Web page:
Reference : Position identification in force-guided peg-in-hole assembly tasks
Scientific congresses, symposiums and conference proceedings : Paper published in a journal
Engineering, computing & technology : Mechanical engineering
Position identification in force-guided peg-in-hole assembly tasks
Ibrahim, Jasim []
Plapper, Peter mailto [University of Luxembourg > Faculty of Science, Technology and Communication (FSTC) > Engineering Research Unit >]
Voos, Holger mailto [University of Luxembourg > Faculty of Science, Technology and Communication (FSTC) > Engineering Research Unit >]
Procedia CIRP
Yes (verified by ORBilu)
The Netherlands
5th CATS 2014 - CIRP Conference on Assembly Technologies and Systems
13-11-2014 to 14-11-2014
[en] Force-guided robots ; peg-in-hole assembly ; position uncertainty
[en] Position uncertainty is inevitable in many force-guided robotic assembly tasks. Such uncertainty can cause a significant delay, extra energy expenditure, and may even results in detriments to the mated parts or the robot itself. This article suggests a strategy for identifying the accurate hole position in force-guided robotic peg-in-hole assembly tasks through employing only the captured wrench (the Cartesian forces and torques) signals of the manipulated. In the framework of using the Contact-State (CS) modeling for such robotic tasks, the identification of the hole position is realized through detecting the CS that corresponds for the phase of the peg-on-hole, that is the phase in which the peg is located precisely on the hole. Expectation Maximization-based Gaussian Mixtures Model (EM-GMM) CS modeling scheme is employed in detecting the CS corresponding for the peg-on-hole phase. Only the wrench signals are used in modeling and detecting the phases of the assembly process. The considered peg-in-hole assembly process starts from free space and as soon as the peg touches the environment with missing the hole, a spiral search path is followed that would survey the whole environment surface. When the CS of the peg-on-hole is detected, the hole position is identified. Experiments are conducted on a KUKA Lightweight Robot (LWR) doing typical peg-in-hole assembly tasks. Multiple hole positions are considered and excellent performance of the proposed identification strategy is shown.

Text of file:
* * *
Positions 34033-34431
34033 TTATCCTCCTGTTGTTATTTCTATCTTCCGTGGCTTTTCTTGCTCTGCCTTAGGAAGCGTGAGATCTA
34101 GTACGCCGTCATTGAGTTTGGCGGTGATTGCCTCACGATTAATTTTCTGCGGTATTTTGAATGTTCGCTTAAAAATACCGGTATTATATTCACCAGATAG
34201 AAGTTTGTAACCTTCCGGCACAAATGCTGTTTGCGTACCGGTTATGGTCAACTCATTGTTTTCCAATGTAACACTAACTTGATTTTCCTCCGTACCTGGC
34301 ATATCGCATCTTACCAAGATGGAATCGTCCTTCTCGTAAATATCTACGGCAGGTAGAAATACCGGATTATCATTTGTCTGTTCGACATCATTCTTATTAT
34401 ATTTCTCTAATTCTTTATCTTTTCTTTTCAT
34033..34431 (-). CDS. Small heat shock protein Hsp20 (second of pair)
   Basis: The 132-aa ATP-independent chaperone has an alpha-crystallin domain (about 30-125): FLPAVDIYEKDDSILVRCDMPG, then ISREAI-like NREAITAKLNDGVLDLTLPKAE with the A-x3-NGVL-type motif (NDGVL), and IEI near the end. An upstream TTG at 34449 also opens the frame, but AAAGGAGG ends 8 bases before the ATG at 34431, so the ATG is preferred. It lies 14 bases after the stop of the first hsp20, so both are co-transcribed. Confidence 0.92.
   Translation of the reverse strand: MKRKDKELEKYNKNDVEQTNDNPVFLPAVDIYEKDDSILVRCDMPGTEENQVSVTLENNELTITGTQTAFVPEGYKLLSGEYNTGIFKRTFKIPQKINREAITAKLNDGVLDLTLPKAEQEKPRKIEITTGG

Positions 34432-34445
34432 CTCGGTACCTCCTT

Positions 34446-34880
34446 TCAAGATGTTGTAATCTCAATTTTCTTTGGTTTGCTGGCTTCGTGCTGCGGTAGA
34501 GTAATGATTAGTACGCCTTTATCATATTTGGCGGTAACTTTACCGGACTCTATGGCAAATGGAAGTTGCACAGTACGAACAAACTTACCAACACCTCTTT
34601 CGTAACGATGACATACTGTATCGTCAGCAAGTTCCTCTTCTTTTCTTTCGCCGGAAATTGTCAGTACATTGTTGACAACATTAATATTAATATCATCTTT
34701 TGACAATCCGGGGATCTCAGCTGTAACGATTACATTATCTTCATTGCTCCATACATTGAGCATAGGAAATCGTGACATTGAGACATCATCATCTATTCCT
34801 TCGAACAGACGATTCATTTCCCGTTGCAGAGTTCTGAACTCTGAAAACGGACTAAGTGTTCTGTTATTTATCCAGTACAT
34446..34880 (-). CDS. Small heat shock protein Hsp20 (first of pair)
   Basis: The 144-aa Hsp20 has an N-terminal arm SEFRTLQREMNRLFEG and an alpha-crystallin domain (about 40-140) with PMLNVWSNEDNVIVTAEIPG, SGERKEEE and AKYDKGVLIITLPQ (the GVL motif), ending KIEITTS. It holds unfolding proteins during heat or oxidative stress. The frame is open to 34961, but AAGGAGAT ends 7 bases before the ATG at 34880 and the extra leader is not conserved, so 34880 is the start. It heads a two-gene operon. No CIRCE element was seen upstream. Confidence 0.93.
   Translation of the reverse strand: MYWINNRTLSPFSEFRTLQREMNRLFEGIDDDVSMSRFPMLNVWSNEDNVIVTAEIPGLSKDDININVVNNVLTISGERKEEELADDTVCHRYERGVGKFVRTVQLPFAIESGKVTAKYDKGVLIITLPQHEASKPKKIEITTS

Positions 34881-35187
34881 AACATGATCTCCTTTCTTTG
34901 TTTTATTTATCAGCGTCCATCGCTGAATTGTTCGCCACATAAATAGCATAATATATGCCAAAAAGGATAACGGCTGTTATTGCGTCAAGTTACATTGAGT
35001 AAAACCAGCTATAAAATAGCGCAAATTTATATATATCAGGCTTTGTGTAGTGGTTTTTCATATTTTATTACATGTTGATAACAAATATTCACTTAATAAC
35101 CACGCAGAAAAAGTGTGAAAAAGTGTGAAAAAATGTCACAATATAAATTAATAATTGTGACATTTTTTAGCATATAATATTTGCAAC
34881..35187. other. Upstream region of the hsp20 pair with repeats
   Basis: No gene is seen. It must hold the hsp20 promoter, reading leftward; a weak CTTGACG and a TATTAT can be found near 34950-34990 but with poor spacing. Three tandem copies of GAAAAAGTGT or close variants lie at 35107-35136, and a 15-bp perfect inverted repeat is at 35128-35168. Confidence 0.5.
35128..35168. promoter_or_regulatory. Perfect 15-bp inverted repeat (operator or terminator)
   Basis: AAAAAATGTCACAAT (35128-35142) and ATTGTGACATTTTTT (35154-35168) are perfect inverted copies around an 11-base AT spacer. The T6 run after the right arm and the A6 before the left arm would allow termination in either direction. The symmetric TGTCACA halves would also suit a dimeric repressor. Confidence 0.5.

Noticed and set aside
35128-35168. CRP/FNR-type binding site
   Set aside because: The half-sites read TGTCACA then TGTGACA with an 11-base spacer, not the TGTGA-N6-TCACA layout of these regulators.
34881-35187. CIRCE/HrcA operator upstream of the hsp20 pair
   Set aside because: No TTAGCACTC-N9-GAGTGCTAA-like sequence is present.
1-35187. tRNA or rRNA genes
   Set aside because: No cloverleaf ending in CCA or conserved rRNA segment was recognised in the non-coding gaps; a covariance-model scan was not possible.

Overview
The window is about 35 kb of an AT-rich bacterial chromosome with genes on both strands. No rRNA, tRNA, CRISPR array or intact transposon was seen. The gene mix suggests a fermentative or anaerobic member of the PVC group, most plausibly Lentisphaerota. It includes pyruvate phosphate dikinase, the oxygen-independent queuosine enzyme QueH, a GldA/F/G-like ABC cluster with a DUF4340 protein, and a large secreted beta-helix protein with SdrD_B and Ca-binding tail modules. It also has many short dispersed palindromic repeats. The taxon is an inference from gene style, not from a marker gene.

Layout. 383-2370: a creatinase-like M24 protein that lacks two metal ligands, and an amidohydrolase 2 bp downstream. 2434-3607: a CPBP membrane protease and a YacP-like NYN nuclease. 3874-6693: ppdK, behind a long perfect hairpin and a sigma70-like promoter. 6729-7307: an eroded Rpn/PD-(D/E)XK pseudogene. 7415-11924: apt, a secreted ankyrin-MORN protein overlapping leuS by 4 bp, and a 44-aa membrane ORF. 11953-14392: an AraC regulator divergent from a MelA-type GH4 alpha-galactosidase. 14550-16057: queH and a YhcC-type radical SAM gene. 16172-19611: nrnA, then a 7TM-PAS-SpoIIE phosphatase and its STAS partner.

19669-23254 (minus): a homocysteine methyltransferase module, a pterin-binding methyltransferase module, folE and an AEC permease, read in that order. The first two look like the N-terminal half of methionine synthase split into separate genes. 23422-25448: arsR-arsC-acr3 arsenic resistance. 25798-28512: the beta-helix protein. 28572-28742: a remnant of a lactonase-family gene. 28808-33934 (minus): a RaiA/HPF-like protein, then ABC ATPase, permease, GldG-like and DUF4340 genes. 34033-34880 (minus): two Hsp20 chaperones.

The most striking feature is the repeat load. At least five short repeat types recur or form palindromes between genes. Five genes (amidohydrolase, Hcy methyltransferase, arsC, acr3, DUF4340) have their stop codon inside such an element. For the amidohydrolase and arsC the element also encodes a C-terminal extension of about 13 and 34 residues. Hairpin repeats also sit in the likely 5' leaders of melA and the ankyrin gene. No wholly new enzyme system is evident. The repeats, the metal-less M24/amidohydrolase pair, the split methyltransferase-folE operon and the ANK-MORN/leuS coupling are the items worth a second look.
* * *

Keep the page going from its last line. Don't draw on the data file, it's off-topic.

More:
File(s) associated to this reference

Fulltext file(s):

Open access
2014-CIRP.pdfPublisher postprint599.33 kBView/Open

Bookmark and Share SFX Query

All documents in ORBilu are protected by a user license.